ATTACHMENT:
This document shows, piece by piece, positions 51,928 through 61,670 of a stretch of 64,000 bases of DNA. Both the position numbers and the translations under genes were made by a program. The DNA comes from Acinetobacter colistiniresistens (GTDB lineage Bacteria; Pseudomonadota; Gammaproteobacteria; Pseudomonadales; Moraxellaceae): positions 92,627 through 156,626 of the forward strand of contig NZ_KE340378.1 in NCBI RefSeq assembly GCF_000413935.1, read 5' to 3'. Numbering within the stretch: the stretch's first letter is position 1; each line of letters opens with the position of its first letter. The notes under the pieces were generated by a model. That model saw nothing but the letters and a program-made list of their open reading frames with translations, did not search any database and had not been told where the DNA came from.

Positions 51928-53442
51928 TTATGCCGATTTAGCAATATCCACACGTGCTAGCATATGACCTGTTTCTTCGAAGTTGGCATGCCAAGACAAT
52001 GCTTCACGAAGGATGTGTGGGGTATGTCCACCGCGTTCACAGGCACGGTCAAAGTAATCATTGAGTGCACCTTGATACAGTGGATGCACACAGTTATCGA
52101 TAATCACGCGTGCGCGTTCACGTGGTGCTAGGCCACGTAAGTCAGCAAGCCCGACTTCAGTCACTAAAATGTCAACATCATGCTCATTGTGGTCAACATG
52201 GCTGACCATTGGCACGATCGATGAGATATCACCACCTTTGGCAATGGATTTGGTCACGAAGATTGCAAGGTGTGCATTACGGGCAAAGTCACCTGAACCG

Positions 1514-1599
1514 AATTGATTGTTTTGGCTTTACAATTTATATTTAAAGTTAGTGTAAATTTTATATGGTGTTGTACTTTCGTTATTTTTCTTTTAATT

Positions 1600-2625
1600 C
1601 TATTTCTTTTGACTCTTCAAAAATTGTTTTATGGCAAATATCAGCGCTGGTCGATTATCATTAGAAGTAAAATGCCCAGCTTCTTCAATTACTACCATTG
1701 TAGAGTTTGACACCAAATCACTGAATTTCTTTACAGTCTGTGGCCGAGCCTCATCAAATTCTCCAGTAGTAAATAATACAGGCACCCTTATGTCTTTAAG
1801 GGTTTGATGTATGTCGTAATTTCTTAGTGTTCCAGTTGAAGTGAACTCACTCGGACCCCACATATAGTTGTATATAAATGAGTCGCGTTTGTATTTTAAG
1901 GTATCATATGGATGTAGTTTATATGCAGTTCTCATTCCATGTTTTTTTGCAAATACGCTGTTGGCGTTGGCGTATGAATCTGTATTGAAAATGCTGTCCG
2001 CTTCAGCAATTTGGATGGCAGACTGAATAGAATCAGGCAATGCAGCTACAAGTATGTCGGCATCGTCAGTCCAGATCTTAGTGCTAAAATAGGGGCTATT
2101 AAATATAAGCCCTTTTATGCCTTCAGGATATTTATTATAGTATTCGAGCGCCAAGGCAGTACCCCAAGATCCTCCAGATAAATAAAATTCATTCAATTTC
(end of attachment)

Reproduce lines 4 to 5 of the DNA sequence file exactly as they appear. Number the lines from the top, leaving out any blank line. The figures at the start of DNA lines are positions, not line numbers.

52001 GCTTCACGAAGGATGTGTGGGGTATGTCCACCGCGTTCACAGGCACGGTCAAAGTAATCATTGAGTGCACCTTGATACAGTGGATGCACACAGTTATCGA
52101 TAATCACGCGTGCGCGTTCACGTGGTGCTAGGCCACGTAAGTCAGCAAGCCCGACTTCAGTCACTAAAATGTCAACATCATGCTCATTGTGGTCAACATG